We do NOT post the names of Lyme docs here in the open, simply because there are states like TX where Lyme docs run the risk of their licenses being revoked for allegedly overtreating with antibiotics.  Some states, like California, have 'freedom of conscience' laws, which protect an MD from medical boards trying to boss the docs around.  That doesn't mean the doc gets a free pass, it just means that there is no huge threat of the doc losing his/her license to practice -- tho we also don't use the docs' full names here either, just abbreviations like 'Dr M'.

Sadly, to my understanding, TX is not a 'freedom of conscience' state, hence all the skulking around.  Which is why I would start with TXLDA and see what ability they have to refer you discretely.

LLMD is not a title or degree, but instead is patient slang for a 'Lyme-literate MD', meaning a doc who thinks bigger thoughts about Lyme and the mystery that it still is in many respects.  Lyme is caused by a spirochete, a spiral-shaped bacterium, in the same family as syphilis, and if you've read of the devastation that untreated syphilis can cause, you'll know why getting treated for Lyme is a really good idea.  Lyme does not affect everyone the same way, so not everyone gets the brain involvement, but instead some get hit in the joints and muscles.  Some of us get a bit of each, and that is part of the confusion in the medical community:  the wide variety of symptoms.

Another complicating factor is that half the time, the Lyme ticks also carry other unrelated infections that need separate testing and treatment from Lyme, and nonLLMDs just don't get that, for some reason.  Babesia, bartonella, ehrlichia, and a few others are names you might see.

Also, nonLLMDs firmly believe that a few weeks of basic antibiotics like doxycycline or amoxicillin will cure even the most entrenched Lyme infection ... If caught VERY quickly, like when the tick is still attached to you, a short course of abx may work, but many many of us (including me) never saw the tick or had the famous circular red rash that nonLLMDs always want to see, and it sounds like you've been a ticks' picnic for a loooong time.

Steroids are absolutely the wrong thing to give someone with Lyme.  I'm not medically trained, but even ignorant I know that you don't give someone with a serious bacterial infection (like Lyme) a medication that will suppress immune system activity, which is what steroids do.  That is also why a misdiagnosis of MS when you really have Lyme is so dangerous, because MS is thought to be autoimmune, and the treatment is to suppress the immune system.  Bad, bad, and bad when it's really Lyme.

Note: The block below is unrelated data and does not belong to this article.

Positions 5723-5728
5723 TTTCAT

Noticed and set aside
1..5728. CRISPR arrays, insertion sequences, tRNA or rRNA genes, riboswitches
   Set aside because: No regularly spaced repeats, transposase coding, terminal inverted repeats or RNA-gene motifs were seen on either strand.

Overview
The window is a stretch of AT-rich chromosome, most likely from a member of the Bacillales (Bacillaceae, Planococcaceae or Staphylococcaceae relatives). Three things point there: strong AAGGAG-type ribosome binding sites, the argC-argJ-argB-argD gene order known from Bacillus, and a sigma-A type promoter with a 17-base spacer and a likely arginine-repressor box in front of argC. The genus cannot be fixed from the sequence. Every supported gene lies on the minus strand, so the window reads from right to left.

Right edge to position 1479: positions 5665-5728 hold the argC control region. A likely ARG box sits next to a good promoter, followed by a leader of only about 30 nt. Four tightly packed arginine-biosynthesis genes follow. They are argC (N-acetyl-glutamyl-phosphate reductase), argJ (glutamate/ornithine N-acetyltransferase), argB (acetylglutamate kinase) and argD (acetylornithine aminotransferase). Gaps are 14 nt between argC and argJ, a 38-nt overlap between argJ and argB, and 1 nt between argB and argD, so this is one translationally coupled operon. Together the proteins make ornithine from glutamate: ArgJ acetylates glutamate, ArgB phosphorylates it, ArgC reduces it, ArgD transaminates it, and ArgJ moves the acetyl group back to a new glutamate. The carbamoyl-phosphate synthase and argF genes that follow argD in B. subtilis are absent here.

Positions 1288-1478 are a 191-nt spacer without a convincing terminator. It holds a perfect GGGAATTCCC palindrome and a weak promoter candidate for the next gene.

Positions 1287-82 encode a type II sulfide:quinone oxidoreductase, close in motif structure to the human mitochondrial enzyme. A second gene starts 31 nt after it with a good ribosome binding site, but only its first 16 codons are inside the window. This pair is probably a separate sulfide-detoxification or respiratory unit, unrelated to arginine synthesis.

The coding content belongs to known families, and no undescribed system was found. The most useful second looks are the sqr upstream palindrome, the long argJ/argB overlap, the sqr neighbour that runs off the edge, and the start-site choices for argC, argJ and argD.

Neurologists, infectious disease (ID) specialists, and rheumatologists are specialty types of MDs who are particularly blind when it comes to Lyme.  If they will even diagnose Lyme, they will usually at most treat with a couple weeks of simple antibiotics, and then tell you that you have 'post-Lyme syndrome', meaning your immune system is over-reacting to a now-dead infection, and just to deal with it -- too bad, too sad.

[continued in next message pane]

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Part two:

(One notable exception:  ophthalmologists!  As a group, they are very up to date on Lyme, and when you mentioned your eye difficulty, it made me think to mention this.  A Texas ophthalmologist may or may not feel free to be upfront with you about Lyme, but sometimes there is an underground of docs who really do take Lyme seriously but they just don't publicize it, otherwise the TX medical board will revoke their medical licenses.  I doubt however that an ophth would be willing to undertake full care for Lyme treatment, but would expect you to see a whole-body kind of doc.)

Lyme however doesn't play by the usual rules.  Lyme bacteria have the trick of hiding in areas of low blood flow, such as cartilage, where the immune system does not detect and kill.  Also Lyme can form slimy shields called 'biofilms' in the body, where they also hide and do their dirty work.  Piercing the biofilms requires a separate antibotic (antibiotic) such as Flagyl, along with a regular antibiotic to then kill the exposed bacteria.

You mentioned thyroid:  Lyme can also affect thyroid function -- and I was also on thyroid supplements for a brief time, then when I kicked Lyme, didn't need the thyroid meds anymore.

You also mentioned having a positive KD41 band on an IGeneX test.  IGeneX does several different tests, depending on what the doc orders, and it may be that this was the basic Western blot test that any doc will use in considering Lyme.  (Other labs also offer W.blot.)  W.blot looks for your immune system's reaction to an infection, and after a while, your immune system (which is set up to attack bacteria with very short life cycles) will simply give up and assume that it's killed all the bacteria in question ...
so your immune system is no longer producing the antibodies against Lyme that the Western blot test would measure, and so the W.blot results are zero -- even if you are still infected with Lyme.

(My Lyme doc ran the W blot just for the extra data points and was startled to see how strong the reaction was ... he said my immune system was clearly strong, because as long as I had been sick, he would have thought my immune would have closed up shop and stopped making antibodies.  Everybody is different.)